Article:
A magazine for Africans and friends of Africa...Our Voices, Our Vision, Our Culture

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Black Faces, Green Collars
By Natalie Goode

The green revolution has arrived and blacks are at the forefront of the movement. With her mission to "green the ghetto," Majora Carter buried the misconception that latte-sipping garden club suburbanites are the only people concerned about the environment, and developed a non-profit organization, Sustainable South Bronx, dedicated to environmental restoration of urban communities.

The group also found a way to bridge the gap between ecological issues and job opportunities by creating the Bronx Environmental Stewardship Program—a green collar job training and placement project, which is designed to teach urban forestry, wetland rebuilding and green roof installation. According to the group’s Web site, 80 percent of the program’s participants have landed a job and 15 percent have gone on to college.

Building green awareness and tackling poverty is what led the U.S. Environmental Protection Agency (EPA) to provide a $200,000 grant to STRIVE/East Harlem Employment Services program to assist the “hard-to-employ” in green collar training.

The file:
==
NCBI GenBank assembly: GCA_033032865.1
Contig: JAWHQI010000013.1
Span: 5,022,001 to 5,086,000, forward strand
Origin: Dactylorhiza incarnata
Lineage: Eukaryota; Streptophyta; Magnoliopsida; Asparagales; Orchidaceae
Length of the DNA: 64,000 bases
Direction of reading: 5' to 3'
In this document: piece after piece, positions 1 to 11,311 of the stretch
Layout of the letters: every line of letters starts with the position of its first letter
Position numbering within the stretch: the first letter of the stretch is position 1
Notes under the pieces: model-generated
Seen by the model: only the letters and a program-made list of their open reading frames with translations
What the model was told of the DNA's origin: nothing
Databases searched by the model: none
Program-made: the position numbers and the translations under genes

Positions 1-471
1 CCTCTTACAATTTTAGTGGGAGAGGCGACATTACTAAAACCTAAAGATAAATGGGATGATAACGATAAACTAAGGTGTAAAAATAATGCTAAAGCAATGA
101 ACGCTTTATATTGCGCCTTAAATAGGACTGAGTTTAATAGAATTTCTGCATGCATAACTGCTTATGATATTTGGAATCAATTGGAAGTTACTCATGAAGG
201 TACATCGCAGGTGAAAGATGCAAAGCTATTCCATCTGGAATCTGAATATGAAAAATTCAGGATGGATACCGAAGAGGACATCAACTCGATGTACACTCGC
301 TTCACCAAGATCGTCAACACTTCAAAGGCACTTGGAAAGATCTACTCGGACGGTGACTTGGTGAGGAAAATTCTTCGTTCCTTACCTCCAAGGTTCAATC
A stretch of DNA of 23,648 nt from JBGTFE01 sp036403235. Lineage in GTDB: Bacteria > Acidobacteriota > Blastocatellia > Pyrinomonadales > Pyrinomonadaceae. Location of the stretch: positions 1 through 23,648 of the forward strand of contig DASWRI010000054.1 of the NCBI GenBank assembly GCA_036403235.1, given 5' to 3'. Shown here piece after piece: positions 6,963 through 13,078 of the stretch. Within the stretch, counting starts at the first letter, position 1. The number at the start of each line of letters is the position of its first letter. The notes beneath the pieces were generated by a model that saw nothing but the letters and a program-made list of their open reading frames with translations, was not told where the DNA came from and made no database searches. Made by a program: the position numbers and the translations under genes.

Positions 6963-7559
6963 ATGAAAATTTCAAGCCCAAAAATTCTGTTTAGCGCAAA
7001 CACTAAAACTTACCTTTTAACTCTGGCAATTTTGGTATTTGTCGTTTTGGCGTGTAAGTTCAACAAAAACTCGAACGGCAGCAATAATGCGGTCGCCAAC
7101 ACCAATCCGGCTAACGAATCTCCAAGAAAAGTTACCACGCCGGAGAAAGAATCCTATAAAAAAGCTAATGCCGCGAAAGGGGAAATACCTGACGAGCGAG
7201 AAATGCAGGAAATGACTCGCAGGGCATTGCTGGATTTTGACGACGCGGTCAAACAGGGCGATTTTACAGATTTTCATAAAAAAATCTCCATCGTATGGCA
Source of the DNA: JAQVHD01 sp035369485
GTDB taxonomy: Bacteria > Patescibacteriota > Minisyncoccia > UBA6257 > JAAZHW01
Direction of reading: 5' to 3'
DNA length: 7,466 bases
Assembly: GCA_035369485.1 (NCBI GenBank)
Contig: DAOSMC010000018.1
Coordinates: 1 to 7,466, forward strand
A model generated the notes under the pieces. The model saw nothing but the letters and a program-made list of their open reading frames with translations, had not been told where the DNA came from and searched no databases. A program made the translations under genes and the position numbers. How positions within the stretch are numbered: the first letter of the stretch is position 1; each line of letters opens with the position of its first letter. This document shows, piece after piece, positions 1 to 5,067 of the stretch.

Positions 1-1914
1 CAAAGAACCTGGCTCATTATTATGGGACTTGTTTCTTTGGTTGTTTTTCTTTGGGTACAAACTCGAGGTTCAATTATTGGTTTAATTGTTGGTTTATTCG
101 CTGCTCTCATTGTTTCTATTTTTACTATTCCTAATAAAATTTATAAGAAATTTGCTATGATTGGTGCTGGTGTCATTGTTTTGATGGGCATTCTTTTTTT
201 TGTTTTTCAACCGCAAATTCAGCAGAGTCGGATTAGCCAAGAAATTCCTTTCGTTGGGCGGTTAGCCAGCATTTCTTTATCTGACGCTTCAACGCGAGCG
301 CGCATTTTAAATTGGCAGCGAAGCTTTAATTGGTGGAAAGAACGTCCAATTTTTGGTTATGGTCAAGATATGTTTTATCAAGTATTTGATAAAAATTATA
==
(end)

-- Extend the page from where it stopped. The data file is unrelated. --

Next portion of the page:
The seven-week program teaches students job preparedness while fostering their weatherization and asbestos abatement skills—which can land students green construction jobs in the near future. Both programs strive to broaden minorities’ perspectives on the environment so that they may find solutions to ecological problems in their own backyards.

“With the growth of the green economy, we have the opportunity to simultaneously wed a consciousness of sustainability and an inclusion of communities that have been explicitly excluded from economic growth,” Myles Lennon, senior policy at the green-collar-promoting nonprofit Urban Agenda, said to City Limits.org. “Some of the greatest environmental problems are concentrated in low-income communities of color, and that is where there is the greatest potential for change.”

Change that comes in the form of a new face in eco-job leadership; President Obama tapped Van Jones, 40, founder of Green Jobs for All organization who is committed to engaging low-income communities in green jobs, as his special adviser for Green Jobs at the White House Council on Environmental Quality.

President Obama has also vowed to devote $600 million in green job training programs and $5 billion for weatherization plans for low-income homes in the American Recovery and Reinvestment Act.

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